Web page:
June 16: The feast of *Saint John Francis Regis*

Today, June 16, we celebrate the feast day of *Saint John Francis Regis* (1597-1640), French Jesuit, gifted preacher, tireless confessor, and miracle worker.

John Francis was raised in a wealthy noble Catholic family. From an early age, he demonstrated an affinity for holy pursuits, praying and fasting as a child.

When he reached the age of 18, by his request, John Francis was sent to study with the Jesuits at the Jesuit college and one year later became a member of the Society of Jesus at Toulouse. He was ordained in 1630. Despite a plain desire to travel to the new world and minister to the native peoples there, Saint John Francis was retained in Toulouse to minister to victims of the plague.

Saint John Francis engaged in many charitable works with the poor of Toulouse. Through his ministry, many were converted to Christianity, leading the rector to write to the Superior of the Jesuits, “Everybody agrees that Father Regis has a marvellous talent for the Missions.” Based upon that recommendation, Saint John Francis was sent to the mission lands of France, where he converted many through his preaching and example of virtuous Christian living.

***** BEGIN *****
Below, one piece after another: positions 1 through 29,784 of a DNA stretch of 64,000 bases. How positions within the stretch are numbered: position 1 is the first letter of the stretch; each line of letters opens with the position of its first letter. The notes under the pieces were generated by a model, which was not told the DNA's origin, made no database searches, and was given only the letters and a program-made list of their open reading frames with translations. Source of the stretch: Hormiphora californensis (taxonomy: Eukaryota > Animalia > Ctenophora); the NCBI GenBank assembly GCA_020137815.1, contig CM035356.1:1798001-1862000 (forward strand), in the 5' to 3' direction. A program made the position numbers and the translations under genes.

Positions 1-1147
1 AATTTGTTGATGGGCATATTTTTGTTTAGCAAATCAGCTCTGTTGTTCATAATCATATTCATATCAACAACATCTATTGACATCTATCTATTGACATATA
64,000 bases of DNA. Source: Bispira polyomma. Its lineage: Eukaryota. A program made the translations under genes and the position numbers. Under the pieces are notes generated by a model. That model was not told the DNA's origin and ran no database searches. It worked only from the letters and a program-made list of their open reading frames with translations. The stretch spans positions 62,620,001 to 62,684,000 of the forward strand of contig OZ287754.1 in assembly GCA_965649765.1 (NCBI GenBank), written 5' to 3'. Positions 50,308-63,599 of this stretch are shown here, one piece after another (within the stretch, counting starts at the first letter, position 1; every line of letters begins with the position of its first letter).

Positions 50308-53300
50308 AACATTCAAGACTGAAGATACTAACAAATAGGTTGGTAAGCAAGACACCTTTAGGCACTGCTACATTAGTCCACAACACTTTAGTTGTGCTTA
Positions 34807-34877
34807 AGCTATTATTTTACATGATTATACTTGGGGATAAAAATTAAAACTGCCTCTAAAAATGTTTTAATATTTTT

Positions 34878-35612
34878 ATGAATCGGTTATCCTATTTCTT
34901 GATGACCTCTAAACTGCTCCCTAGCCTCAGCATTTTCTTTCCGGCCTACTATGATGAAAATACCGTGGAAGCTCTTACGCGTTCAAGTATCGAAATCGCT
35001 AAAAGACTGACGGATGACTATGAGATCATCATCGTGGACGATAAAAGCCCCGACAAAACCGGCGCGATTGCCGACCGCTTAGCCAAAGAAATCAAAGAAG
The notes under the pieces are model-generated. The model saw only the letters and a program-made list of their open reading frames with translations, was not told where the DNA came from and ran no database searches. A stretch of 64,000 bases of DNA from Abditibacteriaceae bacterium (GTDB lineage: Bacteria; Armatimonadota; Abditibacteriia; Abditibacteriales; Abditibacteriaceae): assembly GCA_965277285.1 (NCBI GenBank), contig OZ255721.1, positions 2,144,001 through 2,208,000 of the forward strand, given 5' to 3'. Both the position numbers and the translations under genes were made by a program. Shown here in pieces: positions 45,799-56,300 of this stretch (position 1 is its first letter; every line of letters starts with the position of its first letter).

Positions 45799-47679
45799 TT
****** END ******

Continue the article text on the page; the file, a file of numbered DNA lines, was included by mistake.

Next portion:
When not preaching, Saint John Francis engaged in continuous charitable work, for the improvement of many. He established hostels for prostitutes who wished to reform and leave the business, whom he referred to as “Daughters of Refuge.” To the wealthier members of his Confraternities of the Blessed Sacrament, he offered the “gift” of a few hungry mouths to feed.

Numerous miracles were reported through his intercession, even while alive, including the healing of a poor widow’s sons after she generously volunteered to mend his ragged cloak during a freezing winter.

While engaged in missionary work in mountain villages developed pleurisy and then pneumonia and died. His relics were interred at Louvesc in the mountains, and remains a site of pilgrimage for the faithful. He was canonized by Pope Clement XII in 1737.

*Saint John Francis Regis, pray for us.*